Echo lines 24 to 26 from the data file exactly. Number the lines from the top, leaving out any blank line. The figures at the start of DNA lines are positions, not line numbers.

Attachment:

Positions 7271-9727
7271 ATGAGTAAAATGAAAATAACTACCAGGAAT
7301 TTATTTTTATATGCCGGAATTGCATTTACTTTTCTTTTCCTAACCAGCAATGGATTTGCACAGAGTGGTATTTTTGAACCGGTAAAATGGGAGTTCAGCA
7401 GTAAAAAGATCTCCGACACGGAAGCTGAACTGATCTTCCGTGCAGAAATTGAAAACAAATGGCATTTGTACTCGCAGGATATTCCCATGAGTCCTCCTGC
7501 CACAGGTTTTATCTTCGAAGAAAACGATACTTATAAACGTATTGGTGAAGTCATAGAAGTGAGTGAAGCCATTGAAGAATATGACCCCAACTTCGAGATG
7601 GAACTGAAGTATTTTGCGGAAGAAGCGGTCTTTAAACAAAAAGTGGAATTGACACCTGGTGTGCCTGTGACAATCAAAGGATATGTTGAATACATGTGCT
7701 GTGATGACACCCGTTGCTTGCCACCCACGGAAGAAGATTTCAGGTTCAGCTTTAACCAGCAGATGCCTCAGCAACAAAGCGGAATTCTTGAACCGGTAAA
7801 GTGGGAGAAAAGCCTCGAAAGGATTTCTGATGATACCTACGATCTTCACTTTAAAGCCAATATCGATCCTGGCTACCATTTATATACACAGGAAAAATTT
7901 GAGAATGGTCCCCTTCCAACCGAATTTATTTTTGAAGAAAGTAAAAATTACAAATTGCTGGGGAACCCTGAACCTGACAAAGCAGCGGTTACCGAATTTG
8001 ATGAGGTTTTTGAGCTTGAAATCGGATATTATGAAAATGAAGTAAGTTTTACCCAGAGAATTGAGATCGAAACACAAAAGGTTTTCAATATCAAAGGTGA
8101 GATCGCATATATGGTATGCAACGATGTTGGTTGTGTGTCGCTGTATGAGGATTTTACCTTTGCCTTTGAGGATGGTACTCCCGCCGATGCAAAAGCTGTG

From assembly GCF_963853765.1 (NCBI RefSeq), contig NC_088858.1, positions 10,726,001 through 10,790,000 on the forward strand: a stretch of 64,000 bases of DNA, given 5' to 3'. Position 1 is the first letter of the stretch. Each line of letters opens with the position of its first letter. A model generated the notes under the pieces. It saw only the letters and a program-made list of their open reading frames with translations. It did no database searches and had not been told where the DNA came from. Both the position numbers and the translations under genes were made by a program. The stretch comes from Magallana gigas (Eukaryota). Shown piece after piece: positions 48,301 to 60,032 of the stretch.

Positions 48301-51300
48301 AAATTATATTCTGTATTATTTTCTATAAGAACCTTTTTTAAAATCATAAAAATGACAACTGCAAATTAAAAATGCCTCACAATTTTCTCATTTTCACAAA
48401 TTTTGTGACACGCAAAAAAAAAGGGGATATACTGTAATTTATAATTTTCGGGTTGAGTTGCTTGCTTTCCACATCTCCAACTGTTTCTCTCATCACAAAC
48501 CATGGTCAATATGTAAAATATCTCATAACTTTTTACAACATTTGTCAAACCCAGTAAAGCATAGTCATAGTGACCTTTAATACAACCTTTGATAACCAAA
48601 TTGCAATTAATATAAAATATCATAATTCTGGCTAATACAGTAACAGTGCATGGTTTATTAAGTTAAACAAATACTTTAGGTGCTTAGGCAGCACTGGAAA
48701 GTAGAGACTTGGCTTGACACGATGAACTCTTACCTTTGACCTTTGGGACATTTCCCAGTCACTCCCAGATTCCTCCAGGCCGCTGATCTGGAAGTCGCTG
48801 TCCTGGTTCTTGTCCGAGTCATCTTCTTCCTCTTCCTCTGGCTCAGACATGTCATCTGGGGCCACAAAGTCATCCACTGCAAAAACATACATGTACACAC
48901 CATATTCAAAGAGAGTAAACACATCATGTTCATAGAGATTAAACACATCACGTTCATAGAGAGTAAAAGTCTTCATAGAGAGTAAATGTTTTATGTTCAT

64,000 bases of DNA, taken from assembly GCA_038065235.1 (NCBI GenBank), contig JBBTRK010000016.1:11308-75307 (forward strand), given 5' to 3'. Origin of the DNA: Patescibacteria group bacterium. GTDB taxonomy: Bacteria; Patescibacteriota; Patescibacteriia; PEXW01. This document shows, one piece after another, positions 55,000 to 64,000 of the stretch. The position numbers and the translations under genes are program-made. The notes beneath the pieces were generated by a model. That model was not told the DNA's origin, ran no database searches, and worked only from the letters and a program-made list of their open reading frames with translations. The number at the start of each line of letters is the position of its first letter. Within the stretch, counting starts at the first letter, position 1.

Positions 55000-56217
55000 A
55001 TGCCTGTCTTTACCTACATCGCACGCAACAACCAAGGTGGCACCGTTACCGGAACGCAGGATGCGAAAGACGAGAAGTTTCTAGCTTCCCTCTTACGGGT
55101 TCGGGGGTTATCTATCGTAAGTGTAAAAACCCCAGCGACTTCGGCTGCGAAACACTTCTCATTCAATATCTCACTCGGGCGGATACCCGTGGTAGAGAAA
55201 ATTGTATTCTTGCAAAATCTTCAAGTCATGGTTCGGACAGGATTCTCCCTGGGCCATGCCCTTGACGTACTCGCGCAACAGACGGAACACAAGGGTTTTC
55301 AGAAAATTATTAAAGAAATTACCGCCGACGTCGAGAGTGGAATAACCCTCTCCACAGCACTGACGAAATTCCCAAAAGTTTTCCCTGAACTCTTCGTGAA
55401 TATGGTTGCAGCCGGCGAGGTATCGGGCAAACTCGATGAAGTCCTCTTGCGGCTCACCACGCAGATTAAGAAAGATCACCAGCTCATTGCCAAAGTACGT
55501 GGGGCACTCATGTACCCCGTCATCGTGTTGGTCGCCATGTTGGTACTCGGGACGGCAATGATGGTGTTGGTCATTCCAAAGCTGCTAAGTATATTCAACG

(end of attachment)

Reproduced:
55001 TGCCTGTCTTTACCTACATCGCACGCAACAACCAAGGTGGCACCGTTACCGGAACGCAGGATGCGAAAGACGAGAAGTTTCTAGCTTCCCTCTTACGGGT
55101 TCGGGGGTTATCTATCGTAAGTGTAAAAACCCCAGCGACTTCGGCTGCGAAACACTTCTCATTCAATATCTCACTCGGGCGGATACCCGTGGTAGAGAAA
55201 ATTGTATTCTTGCAAAATCTTCAAGTCATGGTTCGGACAGGATTCTCCCTGGGCCATGCCCTTGACGTACTCGCGCAACAGACGGAACACAAGGGTTTTC